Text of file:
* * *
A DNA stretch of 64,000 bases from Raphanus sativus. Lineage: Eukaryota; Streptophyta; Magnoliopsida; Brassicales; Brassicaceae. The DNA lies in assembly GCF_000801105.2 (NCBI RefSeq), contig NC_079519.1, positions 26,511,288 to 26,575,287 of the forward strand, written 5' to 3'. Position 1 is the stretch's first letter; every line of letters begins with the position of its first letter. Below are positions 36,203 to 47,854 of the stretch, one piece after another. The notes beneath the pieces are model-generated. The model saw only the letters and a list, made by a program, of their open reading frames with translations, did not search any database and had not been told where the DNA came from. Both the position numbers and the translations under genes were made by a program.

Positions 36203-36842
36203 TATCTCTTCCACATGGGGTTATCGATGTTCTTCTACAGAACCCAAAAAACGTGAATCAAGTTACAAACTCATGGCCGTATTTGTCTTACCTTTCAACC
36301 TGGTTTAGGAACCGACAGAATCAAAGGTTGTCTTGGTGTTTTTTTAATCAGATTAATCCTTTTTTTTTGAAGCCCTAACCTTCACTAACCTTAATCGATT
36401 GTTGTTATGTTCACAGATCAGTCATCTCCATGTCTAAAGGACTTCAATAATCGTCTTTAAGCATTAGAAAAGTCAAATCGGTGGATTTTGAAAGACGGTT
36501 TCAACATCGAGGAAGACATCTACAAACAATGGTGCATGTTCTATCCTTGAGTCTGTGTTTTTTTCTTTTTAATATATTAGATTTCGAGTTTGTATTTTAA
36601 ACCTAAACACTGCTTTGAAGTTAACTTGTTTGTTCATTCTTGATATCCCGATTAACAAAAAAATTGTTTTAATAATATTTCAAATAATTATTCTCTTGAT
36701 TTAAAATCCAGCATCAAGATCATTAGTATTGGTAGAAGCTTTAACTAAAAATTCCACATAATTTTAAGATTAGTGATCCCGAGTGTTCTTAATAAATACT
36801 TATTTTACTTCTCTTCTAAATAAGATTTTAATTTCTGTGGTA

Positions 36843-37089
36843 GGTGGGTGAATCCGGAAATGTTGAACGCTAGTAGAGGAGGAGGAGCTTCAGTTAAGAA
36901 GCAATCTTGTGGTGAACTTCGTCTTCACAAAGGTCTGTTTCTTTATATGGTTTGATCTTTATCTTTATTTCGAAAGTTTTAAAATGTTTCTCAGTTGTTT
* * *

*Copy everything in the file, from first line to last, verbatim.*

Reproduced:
A DNA stretch of 64,000 bases from Raphanus sativus. Lineage: Eukaryota; Streptophyta; Magnoliopsida; Brassicales; Brassicaceae. The DNA lies in assembly GCF_000801105.2 (NCBI RefSeq), contig NC_079519.1, positions 26,511,288 to 26,575,287 of the forward strand, written 5' to 3'. Position 1 is the stretch's first letter; every line of letters begins with the position of its first letter. Below are positions 36,203 to 47,854 of the stretch, one piece after another. The notes beneath the pieces are model-generated. The model saw only the letters and a list, made by a program, of their open reading frames with translations, did not search any database and had not been told where the DNA came from. Both the position numbers and the translations under genes were made by a program.

Positions 36203-36842
36203 TATCTCTTCCACATGGGGTTATCGATGTTCTTCTACAGAACCCAAAAAACGTGAATCAAGTTACAAACTCATGGCCGTATTTGTCTTACCTTTCAACC
36301 TGGTTTAGGAACCGACAGAATCAAAGGTTGTCTTGGTGTTTTTTTAATCAGATTAATCCTTTTTTTTTGAAGCCCTAACCTTCACTAACCTTAATCGATT
36401 GTTGTTATGTTCACAGATCAGTCATCTCCATGTCTAAAGGACTTCAATAATCGTCTTTAAGCATTAGAAAAGTCAAATCGGTGGATTTTGAAAGACGGTT
36501 TCAACATCGAGGAAGACATCTACAAACAATGGTGCATGTTCTATCCTTGAGTCTGTGTTTTTTTCTTTTTAATATATTAGATTTCGAGTTTGTATTTTAA
36601 ACCTAAACACTGCTTTGAAGTTAACTTGTTTGTTCATTCTTGATATCCCGATTAACAAAAAAATTGTTTTAATAATATTTCAAATAATTATTCTCTTGAT
36701 TTAAAATCCAGCATCAAGATCATTAGTATTGGTAGAAGCTTTAACTAAAAATTCCACATAATTTTAAGATTAGTGATCCCGAGTGTTCTTAATAAATACT
36801 TATTTTACTTCTCTTCTAAATAAGATTTTAATTTCTGTGGTA

Positions 36843-37089
36843 GGTGGGTGAATCCGGAAATGTTGAACGCTAGTAGAGGAGGAGGAGCTTCAGTTAAGAA
36901 GCAATCTTGTGGTGAACTTCGTCTTCACAAAGGTCTGTTTCTTTATATGGTTTGATCTTTATCTTTATTTCGAAAGTTTTAAAATGTTTCTCAGTTGTTT